UK-based Xlinks is planning to build a 10.5 GW renewable energy complex linked to 5 GW/20 GWh of storage in Morocco and connect it to the power network in the United Kingdom via a 3.6 GW submarine cable.
The company, which includes among its board members Paddy Padmanathan, the president and CEO of Saudi energy giant ACWA Power, is planning to deploy the project, which would consist of 7 GW of solar capacity and 3.5 GW of wind in Morocco. “Xlinks are in discussions with Moroccan community leaders and government regarding the exact sites of the solar farm and working on permitting with the relevant departments,” the company's CEO, Simon Morrish, said.
The company is planning to hold international tenders for the project construction and expects to bring online the first 1.8 GW cable at the beginning of 2027 and a second cable two years later. “The technical design for the generation site uses PV modules and wind turbines that are available on the market today,” Morrish specified. “However, this may be revised as emerging technology becomes proven.”
The huge complex would be connected to the UK power network in Alverdiscott, Devon and Pembroke, Wales, via a 3,800 km high voltage direct current (HVDC) transmission line, which the developer said would comprise four separate cables and will be the longest subsea power transmission link in the world.
The cable would cross international waters and dip into the territorial waters of European countries such as Portugal, Spain and France on four occasions, which, according to the developer, should make planning permits easier to obtain. “For its deployment, three different routes were considered and the one not touching territorial waters reached depths of 3,000 meters, so we opted for the shallowest route that goes no deeper than 700 meters,” Morrish said. “This means we do go inside the territorial waters of Spain, Portugal and France and we are now in the process of beginning the related approval requests.”
Cable losses along the entire transmission line are estimated between 10 and 12%, but these are justified, according to the CEO, by a very low LCOE for the solar and wind power plants in Morocco, which he expects ultimately to be very close to the world record low price of $0.0104 reported for the second round of Saudi Arabia's renewable energy program. “We are currently calculating an LCOE of $0.013/kWh, but we are being very conservative on this, given the size of our project,” he stated.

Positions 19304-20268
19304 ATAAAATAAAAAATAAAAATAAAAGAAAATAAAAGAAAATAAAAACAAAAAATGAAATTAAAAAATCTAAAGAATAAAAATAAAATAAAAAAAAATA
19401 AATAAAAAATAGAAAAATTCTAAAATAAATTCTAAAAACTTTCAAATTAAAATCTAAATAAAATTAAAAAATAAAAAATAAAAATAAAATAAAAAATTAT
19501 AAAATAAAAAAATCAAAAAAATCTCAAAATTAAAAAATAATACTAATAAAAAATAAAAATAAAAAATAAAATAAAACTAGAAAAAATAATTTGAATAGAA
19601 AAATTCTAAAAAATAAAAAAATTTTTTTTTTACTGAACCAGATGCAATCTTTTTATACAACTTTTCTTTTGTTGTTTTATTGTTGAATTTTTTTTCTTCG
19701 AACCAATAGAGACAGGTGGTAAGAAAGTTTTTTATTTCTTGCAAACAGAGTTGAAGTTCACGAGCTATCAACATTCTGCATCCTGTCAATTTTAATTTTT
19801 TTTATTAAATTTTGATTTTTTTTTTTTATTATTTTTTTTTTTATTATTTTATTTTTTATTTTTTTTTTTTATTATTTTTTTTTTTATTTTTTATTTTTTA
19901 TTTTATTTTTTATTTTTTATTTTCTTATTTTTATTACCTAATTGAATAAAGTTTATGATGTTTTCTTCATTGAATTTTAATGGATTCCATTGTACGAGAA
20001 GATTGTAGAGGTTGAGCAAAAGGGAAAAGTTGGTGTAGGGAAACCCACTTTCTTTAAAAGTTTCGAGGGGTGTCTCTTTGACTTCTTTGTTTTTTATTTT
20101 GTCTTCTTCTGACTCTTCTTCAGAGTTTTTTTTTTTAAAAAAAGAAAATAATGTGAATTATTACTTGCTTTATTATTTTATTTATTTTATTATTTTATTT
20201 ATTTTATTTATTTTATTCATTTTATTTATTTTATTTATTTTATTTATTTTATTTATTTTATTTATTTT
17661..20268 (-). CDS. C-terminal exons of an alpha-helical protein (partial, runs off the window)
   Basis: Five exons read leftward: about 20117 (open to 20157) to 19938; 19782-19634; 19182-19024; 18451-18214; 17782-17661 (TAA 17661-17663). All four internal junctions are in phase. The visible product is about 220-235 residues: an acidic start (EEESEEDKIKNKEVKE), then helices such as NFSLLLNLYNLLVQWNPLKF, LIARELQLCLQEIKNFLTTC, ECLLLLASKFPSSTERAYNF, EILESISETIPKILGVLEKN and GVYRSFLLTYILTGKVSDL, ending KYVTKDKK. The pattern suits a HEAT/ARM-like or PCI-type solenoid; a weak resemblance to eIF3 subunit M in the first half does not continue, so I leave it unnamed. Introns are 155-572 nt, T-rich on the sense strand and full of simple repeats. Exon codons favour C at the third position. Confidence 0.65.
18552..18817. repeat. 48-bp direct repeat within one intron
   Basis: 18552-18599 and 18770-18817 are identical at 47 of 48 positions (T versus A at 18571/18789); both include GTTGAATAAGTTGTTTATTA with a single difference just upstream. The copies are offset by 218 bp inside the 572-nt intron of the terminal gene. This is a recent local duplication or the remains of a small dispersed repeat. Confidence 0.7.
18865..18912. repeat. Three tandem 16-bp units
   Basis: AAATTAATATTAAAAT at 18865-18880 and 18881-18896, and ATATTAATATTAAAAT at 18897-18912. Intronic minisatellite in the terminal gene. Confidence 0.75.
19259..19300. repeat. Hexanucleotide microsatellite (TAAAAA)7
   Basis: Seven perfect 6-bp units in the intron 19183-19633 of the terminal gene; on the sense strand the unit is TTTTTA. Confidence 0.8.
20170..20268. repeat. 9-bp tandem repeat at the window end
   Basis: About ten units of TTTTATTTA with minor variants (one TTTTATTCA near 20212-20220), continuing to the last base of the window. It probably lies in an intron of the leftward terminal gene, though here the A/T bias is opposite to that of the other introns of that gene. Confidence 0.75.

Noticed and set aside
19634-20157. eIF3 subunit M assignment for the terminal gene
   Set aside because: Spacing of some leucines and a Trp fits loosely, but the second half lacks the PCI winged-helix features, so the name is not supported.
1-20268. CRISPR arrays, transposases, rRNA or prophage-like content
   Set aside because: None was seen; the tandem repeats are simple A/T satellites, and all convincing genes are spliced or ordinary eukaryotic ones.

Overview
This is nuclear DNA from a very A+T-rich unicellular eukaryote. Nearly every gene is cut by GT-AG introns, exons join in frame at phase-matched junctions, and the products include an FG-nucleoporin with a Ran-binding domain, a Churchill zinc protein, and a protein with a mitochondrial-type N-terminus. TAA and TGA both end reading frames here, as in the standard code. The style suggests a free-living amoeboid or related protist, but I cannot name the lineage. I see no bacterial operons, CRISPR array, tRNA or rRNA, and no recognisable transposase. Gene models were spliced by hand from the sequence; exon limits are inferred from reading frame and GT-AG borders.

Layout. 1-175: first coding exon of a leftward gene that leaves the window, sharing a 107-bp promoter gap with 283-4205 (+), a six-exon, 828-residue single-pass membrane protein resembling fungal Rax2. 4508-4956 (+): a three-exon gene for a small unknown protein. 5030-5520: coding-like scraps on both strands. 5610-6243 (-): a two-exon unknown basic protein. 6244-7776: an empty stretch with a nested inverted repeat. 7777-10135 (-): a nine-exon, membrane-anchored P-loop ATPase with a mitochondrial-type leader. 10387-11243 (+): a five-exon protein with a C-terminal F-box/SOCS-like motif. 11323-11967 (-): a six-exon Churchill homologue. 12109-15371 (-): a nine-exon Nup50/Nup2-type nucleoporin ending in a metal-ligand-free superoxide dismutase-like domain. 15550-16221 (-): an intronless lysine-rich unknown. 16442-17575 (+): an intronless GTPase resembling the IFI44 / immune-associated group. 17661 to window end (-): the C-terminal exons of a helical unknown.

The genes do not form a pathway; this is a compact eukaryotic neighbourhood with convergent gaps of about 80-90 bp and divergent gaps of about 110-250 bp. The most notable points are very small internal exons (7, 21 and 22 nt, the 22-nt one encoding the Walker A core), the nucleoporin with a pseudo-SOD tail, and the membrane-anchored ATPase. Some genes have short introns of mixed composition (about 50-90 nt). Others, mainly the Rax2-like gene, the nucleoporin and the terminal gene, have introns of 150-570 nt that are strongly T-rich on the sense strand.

The company is currently in talks with three major European cable manufacturers for the construction of the transmission lines and the biggest constraint for the project development may be a bottleneck for the cable supply, as the offshore wind industry has a strong need for these components.
When fully completed the project will deliver 26 TWh of firm and flexible power to the UK each year. “The project is expected to generate 7.5% of the UK’s electricity demand and significantly contribute to net zero targets,” Morrish affirmed.
The company is planning to sell the power to the UK grid under a contract for difference (CfD) scheme. “We are hoping to complete a bilateral negotiation with the UK Department for Business, Energy and Industrial Strategy (BEIS),” Morrish specified. “But we could also compete in future auctions if there was an allocation for this sort of project.” Without the CfD option, the project would have limited chances of being implemented.
Xlinks is planning to inject power into the UK for a CfD price of around £0.048 ($0.67)/kWh, which would be a bit more than around £0.040/kWh for current off-shore wind tenders and much less than the £0.0925/kWh for the controversial Hinkley Point C nuclear power plant currently under construction. “However, the supply of power would be similar to nuclear baseload as it would be able to deliver at least 8 hours during any peak demand for more than 363 days in the year,” he explained.
Overall, Xlinks expects to invest about £18 billion in the project. “We are not doing anything exceptional from a technological point of view,” Morrish stated. “All we are doing is putting various pieces of the puzzle together to deliver a very valuable electricity supply to the UK grid and aid further penetration of offshore wind and the overall decarbonization of the country.”